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Texas politics takes over American politics – POLITICO

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A strict new abortion law kicked off a huge national backlash. Thousands of Haitian migrants seeking asylum prompted mass deportations and scrutiny on Border Patrol policy. State officials announced four new reviews of the 2020 vote.

And that was just in September — and just in Texas.

The massive, Republican-controlled state has dominated the national political spotlight this year, driving increasingly conservative policies into the heart of big debates over everything from voting to public health initiatives, critical race theory and more. These legislative moves have positioned Texas as a counterweight to Democratic-dominated Washington — and a leader charting the potential course of the Republican Party nationally.

This year, the state was one of the first to reverse mask mandates and block local Covid-19 vaccine requirements. In the summer, Democratic state lawmakers fled Texas for a month to delay GOP voting legislation, which passed shortly after they returned. Laws that allowed carrying a gun without a permit, penalized reducing police budgets in large cities and limited discussion of systemic racism in classrooms went into effect on Sept. 1.

And other times, big events in Texas took center stage: A massive winter storm exposed the state’s weak energy infrastructure in February, and Texas’ southern border has been at the front of this month’s national news.

Even for a big state, Texas has seen an outsized amount of political attention as conservatives try to break new ground, expanding on decades of GOP control and a national political environment that tilts toward Republicans. Two more key trends are also behind the attention-grabbing policy drive: The Republican governor is preparing to face primary challengers in his 2022 reelection race and potential presidential run, while conflicts are mushrooming between diverse, liberal cities and the Republican-dominated state government — mirroring the same tensions animating national politics.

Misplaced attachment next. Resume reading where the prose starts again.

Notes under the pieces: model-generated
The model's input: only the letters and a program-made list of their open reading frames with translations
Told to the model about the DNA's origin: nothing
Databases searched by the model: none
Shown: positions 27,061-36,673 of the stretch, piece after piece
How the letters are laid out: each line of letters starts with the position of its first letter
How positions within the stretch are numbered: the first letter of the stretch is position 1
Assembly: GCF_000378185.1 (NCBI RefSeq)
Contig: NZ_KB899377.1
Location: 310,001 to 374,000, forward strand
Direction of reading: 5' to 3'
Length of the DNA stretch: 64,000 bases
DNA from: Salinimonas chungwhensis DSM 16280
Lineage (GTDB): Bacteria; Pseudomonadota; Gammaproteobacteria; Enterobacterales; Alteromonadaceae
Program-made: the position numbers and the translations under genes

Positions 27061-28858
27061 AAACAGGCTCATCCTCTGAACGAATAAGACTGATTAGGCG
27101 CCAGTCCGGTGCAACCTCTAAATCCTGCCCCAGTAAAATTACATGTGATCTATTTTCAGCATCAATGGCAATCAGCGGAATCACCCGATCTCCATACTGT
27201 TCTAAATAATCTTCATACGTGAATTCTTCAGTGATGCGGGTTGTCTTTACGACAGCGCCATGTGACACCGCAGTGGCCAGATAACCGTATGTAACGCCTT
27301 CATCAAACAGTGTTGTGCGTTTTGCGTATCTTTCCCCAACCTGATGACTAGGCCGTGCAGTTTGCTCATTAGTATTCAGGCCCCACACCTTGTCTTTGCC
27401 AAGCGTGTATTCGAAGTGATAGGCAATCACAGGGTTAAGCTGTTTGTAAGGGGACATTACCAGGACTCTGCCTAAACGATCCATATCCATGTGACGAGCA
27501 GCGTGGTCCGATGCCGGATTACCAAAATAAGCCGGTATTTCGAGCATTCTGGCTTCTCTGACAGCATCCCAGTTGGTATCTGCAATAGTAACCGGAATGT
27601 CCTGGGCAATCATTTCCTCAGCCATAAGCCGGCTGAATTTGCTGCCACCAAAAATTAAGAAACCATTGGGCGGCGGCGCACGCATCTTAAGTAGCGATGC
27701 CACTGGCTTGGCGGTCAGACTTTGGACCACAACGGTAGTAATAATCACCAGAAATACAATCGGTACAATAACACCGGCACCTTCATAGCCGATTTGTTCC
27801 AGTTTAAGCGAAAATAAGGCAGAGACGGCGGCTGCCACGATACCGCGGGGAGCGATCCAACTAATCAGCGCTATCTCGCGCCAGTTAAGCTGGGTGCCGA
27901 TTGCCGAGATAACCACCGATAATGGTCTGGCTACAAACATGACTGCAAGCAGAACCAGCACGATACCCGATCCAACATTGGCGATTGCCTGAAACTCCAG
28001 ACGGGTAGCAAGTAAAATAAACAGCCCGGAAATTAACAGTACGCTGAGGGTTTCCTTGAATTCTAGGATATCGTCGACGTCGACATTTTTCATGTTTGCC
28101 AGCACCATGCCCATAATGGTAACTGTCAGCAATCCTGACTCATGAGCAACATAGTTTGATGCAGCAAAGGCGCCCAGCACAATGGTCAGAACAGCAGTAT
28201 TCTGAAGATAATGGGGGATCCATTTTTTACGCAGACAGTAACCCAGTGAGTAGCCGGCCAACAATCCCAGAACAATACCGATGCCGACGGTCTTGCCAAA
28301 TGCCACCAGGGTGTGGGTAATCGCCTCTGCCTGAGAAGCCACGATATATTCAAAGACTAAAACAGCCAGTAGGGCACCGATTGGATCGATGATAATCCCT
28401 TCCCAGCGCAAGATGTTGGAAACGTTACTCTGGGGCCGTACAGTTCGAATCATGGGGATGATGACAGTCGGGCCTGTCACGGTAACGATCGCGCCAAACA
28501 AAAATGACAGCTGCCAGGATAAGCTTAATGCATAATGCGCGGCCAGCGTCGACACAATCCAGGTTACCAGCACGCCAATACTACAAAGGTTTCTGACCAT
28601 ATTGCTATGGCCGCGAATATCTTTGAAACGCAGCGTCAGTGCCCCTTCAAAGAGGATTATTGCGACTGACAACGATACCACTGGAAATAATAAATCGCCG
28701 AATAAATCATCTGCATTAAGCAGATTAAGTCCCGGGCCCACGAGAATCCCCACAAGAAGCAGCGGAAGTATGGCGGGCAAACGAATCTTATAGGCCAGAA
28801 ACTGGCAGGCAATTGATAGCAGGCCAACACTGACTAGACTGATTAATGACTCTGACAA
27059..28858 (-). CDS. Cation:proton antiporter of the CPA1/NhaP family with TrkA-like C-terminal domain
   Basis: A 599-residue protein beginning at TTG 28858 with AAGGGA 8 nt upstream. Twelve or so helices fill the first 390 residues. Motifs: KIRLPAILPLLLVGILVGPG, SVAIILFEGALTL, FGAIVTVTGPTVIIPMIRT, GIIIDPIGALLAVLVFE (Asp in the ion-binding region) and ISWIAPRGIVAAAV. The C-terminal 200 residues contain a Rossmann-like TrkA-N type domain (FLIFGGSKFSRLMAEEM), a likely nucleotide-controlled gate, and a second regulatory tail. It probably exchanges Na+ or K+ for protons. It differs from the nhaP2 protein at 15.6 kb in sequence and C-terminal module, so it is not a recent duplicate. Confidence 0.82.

“You put all those things together, and I think there’s been basically no lane markers for Republicans in this session,” said James Henson, director of the Texas Politics Project, which conducts public opinion polling in the state. “They’re very confident about the 2022 election given recent precedents and… a Democrat in the White House, so there have been no natural checks.”

Former President Donald Trump’s influence still looms large in the state’s politics — as seen in his open letter to GOP Gov. Greg Abbott last week. Trump demanded the state legislature pass House Bill 16, which would allow state officials to request an electoral audit for future elections as well as for 2020.

Despite Trump’s nearly 6-point win over Biden in Texas last year, the secretary of State’s office soon announced a “full and comprehensive forensic audit” of Collin, Dallas and Tarrant counties in the Dallas-Fort Worth area, as well as Houston’s Harris County. The release did not provide any details but said the agency expects the state legislature to fund the effort.

Former Texas Secretary of State Ruth Hughs, who previously called the 2020 election “smooth and secure,” resigned in May when the state Senate did not take up her nomination. The Texas secretary of State’s office is currently helmed by a former Abbott staffer on an interim basis.

In a Fox News Sunday interview, Abbott said election audits by the Texas secretary of State’s office already began “months ago.”

“There are audits of every aspect of government,” Abbott said when asked about the potential waste of taxpayer money. “Why do we audit everything in this world, but people raise their hands in concern when we audit elections, which is fundamental to our democracy?”

But the top executives in three of the four counties have called the move unnecessary: “It’s time to move on,” Republican Tarrant County Judge Glen Whitley told the Texas Tribune.

After thousands of Haitian migrants fled to Del Rio this month, Abbott directed hundreds of state troopers and Texas National Guard members to create a “steel wall” with patrol vehicles to prevent more people from entering the country. The state has budgeted more than $3 billion over the next two years on border security, adding nearly $2 billion of that funding earlier this month.

“Because the Biden administration is refusing to do its duty to enforce the laws of the United States, they have left Texas in no position other than for us to step up and do what we have to do,” Abbott said of his decision to forcibly stop and imprison migrants this month.

“As much as these issues are in the national news, they’re very, very local,” said GOP state Rep. James White. The national attention after the recent border struggles, for example, could “move the discussion where we need it. … Maybe it moves [Biden] to really pick up his game.”

The past few months have also stirred up new engagement among Democrats, said Democratic state Rep. Ron Reynolds, one of the more than 50 lawmakers who walked out of the first special session in July to meet with federal lawmakers in Washington.